The Power of Networks: Six Principles That Connect Our Lives, by Christopher G. Brinton and Mung Chiang, Princeton University Press, Princeton, New Jersey, 2017. 328 pp., $35.00 (hardbound). ISBN 9780691170718.
Five out of five stars
The two primary uses of the term networking, based on the hardware being used, are covered in this book. When the hardware is human, then the term networking refers to the series of personal and professional relationships that people have. The other use of the networking term is when the hardware is electronic.
As the authors demonstrate, there are many similarities between the two, they often explain a concept of computer networking by using examples of how human relationships function or fail. This brings what often appear to be complex problems down to a level where the non-technical person can understand. The best chapters are those describing the wisdom and stupidity of crowds. Politely stated in sections three and four as “Crowds Are Wise” and “Crowds are Not So Wise.”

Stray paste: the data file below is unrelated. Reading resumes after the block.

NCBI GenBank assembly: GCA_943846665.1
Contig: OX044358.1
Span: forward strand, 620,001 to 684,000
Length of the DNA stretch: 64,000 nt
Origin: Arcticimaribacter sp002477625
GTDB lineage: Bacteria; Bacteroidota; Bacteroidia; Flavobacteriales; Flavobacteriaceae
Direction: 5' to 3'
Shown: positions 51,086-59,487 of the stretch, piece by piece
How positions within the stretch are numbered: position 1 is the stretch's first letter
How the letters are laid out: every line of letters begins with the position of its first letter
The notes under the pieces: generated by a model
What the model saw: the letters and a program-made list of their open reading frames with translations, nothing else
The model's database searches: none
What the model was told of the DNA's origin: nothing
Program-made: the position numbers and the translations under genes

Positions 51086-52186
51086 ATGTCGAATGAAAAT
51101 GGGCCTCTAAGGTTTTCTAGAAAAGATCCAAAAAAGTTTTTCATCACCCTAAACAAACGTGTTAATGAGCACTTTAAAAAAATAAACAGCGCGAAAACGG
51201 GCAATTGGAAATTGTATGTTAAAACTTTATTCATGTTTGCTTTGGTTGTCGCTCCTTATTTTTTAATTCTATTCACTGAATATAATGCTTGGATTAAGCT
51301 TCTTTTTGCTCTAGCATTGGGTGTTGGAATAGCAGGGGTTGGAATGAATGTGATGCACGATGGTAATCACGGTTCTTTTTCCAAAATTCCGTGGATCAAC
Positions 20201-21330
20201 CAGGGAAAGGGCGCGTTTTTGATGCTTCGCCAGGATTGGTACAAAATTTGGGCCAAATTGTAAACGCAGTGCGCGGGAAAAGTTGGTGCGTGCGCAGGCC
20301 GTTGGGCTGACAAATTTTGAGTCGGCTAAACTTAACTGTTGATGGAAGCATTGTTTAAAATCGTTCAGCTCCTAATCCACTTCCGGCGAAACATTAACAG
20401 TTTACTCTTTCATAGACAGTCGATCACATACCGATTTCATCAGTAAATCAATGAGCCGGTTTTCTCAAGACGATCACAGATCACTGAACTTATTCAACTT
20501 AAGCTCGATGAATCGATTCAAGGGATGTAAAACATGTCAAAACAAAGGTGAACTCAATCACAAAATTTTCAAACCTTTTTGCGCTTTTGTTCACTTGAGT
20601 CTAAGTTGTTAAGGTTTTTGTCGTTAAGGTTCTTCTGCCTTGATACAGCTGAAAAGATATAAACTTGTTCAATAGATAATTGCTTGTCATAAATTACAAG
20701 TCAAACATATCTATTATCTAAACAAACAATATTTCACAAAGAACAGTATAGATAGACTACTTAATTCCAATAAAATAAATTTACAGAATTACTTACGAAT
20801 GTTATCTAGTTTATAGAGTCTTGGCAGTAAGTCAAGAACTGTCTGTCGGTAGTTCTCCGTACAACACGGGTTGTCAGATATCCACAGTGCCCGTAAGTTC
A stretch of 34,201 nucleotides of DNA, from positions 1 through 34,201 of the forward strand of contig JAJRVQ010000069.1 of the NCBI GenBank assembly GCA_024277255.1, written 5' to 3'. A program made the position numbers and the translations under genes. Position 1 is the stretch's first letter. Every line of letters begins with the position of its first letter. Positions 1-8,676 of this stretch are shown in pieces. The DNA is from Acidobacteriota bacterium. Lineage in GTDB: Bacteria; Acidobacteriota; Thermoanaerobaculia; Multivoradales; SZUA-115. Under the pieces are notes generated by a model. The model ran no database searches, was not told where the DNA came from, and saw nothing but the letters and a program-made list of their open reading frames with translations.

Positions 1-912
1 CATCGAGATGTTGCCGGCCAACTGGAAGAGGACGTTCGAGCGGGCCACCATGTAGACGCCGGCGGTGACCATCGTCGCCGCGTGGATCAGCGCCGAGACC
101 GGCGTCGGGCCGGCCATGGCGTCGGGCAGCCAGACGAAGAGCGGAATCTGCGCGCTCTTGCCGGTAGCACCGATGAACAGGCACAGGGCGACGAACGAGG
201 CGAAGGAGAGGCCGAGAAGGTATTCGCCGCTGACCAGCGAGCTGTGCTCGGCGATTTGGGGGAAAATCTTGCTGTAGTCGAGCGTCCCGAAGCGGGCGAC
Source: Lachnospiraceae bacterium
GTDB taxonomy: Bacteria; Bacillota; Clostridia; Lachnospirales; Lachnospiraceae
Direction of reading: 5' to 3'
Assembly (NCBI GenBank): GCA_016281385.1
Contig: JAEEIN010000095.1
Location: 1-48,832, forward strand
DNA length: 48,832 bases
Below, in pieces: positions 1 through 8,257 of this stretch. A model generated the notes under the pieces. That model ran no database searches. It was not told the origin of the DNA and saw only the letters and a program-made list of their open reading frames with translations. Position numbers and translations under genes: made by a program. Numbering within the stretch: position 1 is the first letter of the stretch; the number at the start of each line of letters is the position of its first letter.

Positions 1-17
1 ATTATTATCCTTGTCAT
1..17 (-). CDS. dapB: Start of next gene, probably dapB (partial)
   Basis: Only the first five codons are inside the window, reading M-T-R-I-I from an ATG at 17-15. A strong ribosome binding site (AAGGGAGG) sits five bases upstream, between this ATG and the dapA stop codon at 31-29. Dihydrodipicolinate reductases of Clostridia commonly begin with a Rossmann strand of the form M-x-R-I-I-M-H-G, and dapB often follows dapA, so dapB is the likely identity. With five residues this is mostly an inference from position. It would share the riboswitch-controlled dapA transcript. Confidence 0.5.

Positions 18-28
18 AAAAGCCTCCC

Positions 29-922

Many of the fundamental tactics, such as how pages are ranked when searches are conducted, are explained by using a combination of equations and examples between people. The mathematics never rises to a high level of difficulty, if you have had high school algebra you have enough background to understand all but the most complex short sections. It is possible to skip over those sections and still understand the principles being described.
The six broad principles of networking alluded to in the title are:
*) Sharing is hard
*) Ranking is hard
*) Crowds are wise
*) Crowds are not so wise
*) Divide and conquer
*) End to end.
Useful as a resource for learning the basics of networking and much of how social media works, this book could also be used as a supplemental text for courses in the subject. Instructors will find valuable analogies that they can use to explain the concepts in terms that all people can understand.